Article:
Tech companies naturally tend to overstate the bull case for what they do. The reality of what they can deliver is often less spectacular than the hype. This long read in the Washington Post (the legendary newspaper which was responsible, for – amongst other things – Richard Nixon’s downfall, and is now owned by Jeff Bezos) begins with a description of a Tesla Model Y allegedly in autopilot mode ramming into a teenager at 45mph. The article then goes to say that there have been far more crashes with Teslas in autopilot mode than previously reported:

“The crash…was one of 736 U.S. crashes since 2019 involving Teslas in Autopilot mode — far more than previously reported, according to a Washington Post analysis of National Highway Traffic Safety Administration data. The number of such crashes has surged over the past four years, the data shows, reflecting the hazards associated with increasingly widespread use of Tesla’s futuristic driver-assistance technology as well as the growing presence of the cars on the nation’s roadways.

The number of deaths and serious injuries associated with Autopilot also has grown significantly, the data shows. When authorities first released a partial accounting of accidents involving Autopilot in June 2022, they counted only three deaths definitively linked to the technology. The most recent data includes at least 17 fatal incidents, 11 of them since last May, and five serious injuries.”

So what’s going on here? Why is Autopilot not working as envisaged by Elon Musk? The Washington Post believes that there are flaws in the underlying tech: “…the data shows clear flaws in the technology being tested in real time on America’s highways.

Tesla’s 17 fatal crashes reveal distinct patterns, The Post found: Four involved a motorcycle. Another involved an emergency vehicle. Meanwhile, some of Musk’s decisions — such as widely expanding the availability of the features and stripping the vehicles of radar sensors — appear to have contributed to the reported uptick in incidents, according to experts who spoke with The Post.”

To be fair to Musk, the Washington Post points out that he had said last year that when autopilot gets deployed, every single accident it is involved in will be discussed in the media even though in totality the number of driver error related accidents would come down with autopilot: “Musk said last year.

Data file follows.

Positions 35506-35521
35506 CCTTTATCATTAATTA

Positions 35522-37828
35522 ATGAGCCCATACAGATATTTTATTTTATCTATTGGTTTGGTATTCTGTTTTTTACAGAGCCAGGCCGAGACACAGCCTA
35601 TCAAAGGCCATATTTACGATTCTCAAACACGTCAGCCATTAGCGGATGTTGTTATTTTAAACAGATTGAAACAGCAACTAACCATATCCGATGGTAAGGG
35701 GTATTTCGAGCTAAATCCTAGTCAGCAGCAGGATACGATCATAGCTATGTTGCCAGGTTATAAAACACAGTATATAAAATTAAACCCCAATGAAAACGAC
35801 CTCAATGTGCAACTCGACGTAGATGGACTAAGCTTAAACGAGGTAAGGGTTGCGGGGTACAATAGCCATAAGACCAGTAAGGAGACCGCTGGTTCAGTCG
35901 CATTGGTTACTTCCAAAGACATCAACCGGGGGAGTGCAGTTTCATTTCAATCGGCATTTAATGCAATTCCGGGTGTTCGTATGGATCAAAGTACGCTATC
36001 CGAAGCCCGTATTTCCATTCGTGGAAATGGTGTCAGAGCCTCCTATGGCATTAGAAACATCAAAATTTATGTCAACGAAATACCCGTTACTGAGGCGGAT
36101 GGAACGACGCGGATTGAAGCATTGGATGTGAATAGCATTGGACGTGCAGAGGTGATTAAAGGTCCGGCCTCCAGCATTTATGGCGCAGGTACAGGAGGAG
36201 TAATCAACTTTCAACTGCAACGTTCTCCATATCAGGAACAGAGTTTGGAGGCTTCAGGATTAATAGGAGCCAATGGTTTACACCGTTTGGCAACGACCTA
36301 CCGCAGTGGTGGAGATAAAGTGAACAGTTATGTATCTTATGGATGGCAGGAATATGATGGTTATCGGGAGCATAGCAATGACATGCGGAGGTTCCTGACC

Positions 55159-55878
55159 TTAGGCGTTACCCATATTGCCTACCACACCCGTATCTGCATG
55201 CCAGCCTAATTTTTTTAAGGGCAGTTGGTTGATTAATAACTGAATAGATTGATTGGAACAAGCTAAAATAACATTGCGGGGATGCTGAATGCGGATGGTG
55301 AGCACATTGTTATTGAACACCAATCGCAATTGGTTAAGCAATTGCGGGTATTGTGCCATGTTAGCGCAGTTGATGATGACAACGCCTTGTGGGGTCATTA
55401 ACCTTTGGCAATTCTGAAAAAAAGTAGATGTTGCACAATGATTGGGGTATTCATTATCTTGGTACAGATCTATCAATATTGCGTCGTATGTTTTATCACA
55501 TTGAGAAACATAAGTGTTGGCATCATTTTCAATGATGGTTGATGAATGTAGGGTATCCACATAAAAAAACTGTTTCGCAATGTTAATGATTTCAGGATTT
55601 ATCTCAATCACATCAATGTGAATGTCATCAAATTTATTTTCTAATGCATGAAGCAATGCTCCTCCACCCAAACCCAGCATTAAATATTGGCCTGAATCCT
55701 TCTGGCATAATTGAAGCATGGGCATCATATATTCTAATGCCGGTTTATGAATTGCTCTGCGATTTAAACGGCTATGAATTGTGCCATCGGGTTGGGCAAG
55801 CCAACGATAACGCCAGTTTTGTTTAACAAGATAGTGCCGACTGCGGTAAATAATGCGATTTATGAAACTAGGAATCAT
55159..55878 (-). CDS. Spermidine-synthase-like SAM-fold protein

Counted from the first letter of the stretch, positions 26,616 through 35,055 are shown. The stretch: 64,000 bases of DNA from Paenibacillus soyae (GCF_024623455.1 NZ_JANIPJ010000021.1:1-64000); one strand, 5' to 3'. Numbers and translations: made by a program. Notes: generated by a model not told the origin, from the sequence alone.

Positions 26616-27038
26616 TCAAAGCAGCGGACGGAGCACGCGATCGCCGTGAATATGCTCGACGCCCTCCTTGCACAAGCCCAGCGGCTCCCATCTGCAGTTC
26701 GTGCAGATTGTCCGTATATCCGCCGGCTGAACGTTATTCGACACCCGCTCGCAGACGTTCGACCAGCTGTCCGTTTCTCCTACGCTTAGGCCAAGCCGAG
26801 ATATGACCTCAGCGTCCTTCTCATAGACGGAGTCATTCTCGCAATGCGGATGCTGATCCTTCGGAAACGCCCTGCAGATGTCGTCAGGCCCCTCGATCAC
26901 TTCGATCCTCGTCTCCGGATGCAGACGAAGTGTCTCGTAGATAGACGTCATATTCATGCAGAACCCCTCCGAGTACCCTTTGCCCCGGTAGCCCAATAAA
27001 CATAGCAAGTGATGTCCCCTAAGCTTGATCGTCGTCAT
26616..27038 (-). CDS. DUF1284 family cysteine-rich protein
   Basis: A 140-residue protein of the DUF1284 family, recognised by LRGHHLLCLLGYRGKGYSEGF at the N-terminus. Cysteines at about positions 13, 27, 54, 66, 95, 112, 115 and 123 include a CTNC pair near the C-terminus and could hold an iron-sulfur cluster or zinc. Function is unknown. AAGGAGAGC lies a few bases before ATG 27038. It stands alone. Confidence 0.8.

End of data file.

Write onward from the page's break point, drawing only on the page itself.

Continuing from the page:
“Because the people whose lives you saved don’t know that their lives were saved. And the people who do occasionally die or get injured, they definitely know — or their state does.””
Be that as it may, the Post cites experts who say that the numbers are stacking up against Autopilot: “Former NHTSA senior safety adviser Missy Cummings, a professor at George Mason University’s College of Engineering and Computing, said the surge in Tesla crashes is troubling.

“Tesla is having more severe — and fatal — crashes than people in a normal data set,” she said in response to the figures analyzed by The Post. One likely cause, she said, is the expanded rollout over the past year and a half of Full Self-Driving, which brings driver-assistance to city and residential streets. “The fact that … anybody and everybody can have it. … Is it reasonable to expect that might be leading to increased accident rates? Sure, absolutely.”

Cummings said the number of fatalities compared to overall crashes was also a concern.”

As you would expect, Musk is not going to back off so early in this battle: “In a March presentation, Tesla claimed Full Self-Driving crashes at a rate at least five times lower than vehicles in normal driving, in a comparison of miles driven per collision. That claim, and Musk’s characterization of Autopilot as “unequivocally safer,” is impossible to test without access to the detailed data that Tesla possesses.”

And so the battle for America’s roads rages on.

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